Since bougainvilleas are not used to frequent repotting, they will feel stressed if that happens. They might also take a while to adjust to the new pot, and that may extend its dormancy stage and halt the production of blooms.
Since bougainvillea hates getting their roots wet, the ideal soil used to grow them is well-draining. If you plant your bougainvillea on moist and compact soil, its roots will become soaked and eventually rot. And in some instances, your bougainvillea might not even grow at all.
How to Make Bougainvillea Bloom?
Bougainvillea is known to love drought, so one of the ways to ensure that they bloom is to use well-draining soil. Also, slightly acidic soil helps bougainvillea roots to absorb nutrients better. Specifically, the soil’s pH level should be around 5.5 to 6.0.
To ensure that you get the right level of soil acidity, you can use a soil pH meter like the iPower Soil pH Meter. This will ensure the proper growth of your bougainvillea.
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Light and Temperature
As earlier discussed, bougainvillea is tropical plants. As such, they grow best where it’s bright and hot.
With that in mind, they should be planted where they get access to bright and direct sunlight for at least six hours per day. This allows them to bask in the sunlight to ensure photosynthesis and help their flowers bloom.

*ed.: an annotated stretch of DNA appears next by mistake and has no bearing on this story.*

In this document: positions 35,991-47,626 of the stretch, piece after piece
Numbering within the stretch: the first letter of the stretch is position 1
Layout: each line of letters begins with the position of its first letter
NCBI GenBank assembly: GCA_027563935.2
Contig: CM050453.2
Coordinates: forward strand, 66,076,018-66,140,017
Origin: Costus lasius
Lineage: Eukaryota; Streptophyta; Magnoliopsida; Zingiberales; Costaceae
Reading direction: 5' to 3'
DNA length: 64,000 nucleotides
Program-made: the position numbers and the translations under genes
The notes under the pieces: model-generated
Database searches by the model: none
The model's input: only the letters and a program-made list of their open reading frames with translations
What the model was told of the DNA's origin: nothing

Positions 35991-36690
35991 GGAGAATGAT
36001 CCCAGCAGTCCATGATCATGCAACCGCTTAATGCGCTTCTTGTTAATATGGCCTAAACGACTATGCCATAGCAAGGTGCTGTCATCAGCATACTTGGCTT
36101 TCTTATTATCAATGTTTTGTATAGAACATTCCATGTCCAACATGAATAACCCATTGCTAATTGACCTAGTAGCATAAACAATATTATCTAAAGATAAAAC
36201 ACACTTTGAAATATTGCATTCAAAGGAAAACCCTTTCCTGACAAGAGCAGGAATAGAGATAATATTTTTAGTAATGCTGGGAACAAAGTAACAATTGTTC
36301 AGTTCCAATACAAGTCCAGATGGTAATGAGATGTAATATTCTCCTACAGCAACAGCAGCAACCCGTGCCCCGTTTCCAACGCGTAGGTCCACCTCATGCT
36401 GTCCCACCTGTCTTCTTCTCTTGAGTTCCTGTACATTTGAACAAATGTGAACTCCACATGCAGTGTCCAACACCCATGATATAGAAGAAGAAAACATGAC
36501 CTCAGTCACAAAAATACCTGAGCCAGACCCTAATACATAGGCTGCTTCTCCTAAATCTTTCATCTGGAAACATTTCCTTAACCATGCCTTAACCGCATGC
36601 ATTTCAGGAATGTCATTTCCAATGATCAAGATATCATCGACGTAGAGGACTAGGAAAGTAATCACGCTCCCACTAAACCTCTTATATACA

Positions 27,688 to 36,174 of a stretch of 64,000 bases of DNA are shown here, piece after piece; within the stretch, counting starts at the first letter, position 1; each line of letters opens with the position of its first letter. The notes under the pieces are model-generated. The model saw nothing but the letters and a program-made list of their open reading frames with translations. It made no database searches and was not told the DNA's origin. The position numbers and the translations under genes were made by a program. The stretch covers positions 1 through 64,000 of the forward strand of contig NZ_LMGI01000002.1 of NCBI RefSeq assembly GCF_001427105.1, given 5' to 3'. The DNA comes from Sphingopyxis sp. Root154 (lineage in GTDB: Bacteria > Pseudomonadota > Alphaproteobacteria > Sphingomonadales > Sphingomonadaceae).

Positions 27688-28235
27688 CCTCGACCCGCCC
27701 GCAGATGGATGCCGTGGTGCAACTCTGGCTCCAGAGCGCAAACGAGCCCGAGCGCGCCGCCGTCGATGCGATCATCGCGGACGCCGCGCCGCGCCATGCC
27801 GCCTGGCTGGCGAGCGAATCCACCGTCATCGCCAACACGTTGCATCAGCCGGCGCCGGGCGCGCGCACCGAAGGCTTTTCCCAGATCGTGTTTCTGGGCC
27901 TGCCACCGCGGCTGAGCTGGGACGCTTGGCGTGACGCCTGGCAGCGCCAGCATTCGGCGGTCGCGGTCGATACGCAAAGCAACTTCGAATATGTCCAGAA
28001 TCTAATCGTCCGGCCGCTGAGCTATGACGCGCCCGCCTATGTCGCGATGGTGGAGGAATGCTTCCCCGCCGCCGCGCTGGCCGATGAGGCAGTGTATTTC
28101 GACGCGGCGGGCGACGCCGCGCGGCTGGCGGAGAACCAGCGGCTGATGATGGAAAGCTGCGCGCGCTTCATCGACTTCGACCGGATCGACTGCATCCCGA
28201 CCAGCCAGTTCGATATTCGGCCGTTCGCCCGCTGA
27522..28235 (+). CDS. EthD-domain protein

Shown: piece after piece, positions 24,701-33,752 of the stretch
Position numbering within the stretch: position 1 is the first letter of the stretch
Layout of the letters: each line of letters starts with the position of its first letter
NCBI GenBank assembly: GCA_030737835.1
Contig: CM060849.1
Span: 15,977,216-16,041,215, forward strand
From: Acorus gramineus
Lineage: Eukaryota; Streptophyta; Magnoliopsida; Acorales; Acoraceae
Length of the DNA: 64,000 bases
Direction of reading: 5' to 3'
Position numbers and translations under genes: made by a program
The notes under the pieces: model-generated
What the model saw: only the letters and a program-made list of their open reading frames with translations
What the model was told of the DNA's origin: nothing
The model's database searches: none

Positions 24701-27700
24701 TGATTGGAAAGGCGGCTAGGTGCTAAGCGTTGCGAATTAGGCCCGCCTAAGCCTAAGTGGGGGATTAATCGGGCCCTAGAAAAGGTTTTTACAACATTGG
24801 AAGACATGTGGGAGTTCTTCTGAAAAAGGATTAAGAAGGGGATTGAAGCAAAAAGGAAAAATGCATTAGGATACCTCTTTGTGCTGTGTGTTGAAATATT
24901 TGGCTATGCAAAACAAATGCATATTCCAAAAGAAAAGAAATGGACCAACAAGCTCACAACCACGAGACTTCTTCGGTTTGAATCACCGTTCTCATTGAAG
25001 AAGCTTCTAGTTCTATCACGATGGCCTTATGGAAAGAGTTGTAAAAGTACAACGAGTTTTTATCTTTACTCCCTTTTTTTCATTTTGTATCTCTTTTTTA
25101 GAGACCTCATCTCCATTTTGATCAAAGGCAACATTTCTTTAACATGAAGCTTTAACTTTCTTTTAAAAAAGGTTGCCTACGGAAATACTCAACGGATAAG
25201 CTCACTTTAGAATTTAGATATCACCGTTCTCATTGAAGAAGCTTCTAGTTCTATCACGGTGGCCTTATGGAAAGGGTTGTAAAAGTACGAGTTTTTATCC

Aside from direct sunlight exposure, they also need warmth. They prefer temperatures of 80 degrees Fahrenheit or higher to thrive. They can also tolerate cooler temperatures, but make sure that it doesn’t drop below 40 degrees Fahrenheit.
While bougainvillea likes it dry, they still need water to stay hydrated. They will bloom if you lightly shower them with water daily.
Alternatively, you can give them a deep watering once every three weeks. You’ll know when they’ve had enough water when it starts dripping out of the pot.
Earlier, it has been discussed that giving your bougainvillea too much fertilizer can cause the overgrowth of its foliage – instead of encouraging blooms. The key here is to determine what kind of fertilizer works best for your bougainvillea.
A well-balanced fertilizer like the J R Peters 52008 Jacks Classic 20-20-20 All Purpose Fertilizer will work best for bougainvilleas. You may also dilute it to give you a fertilizer at half strength if you don’t want to give too much fertilizer to your plants.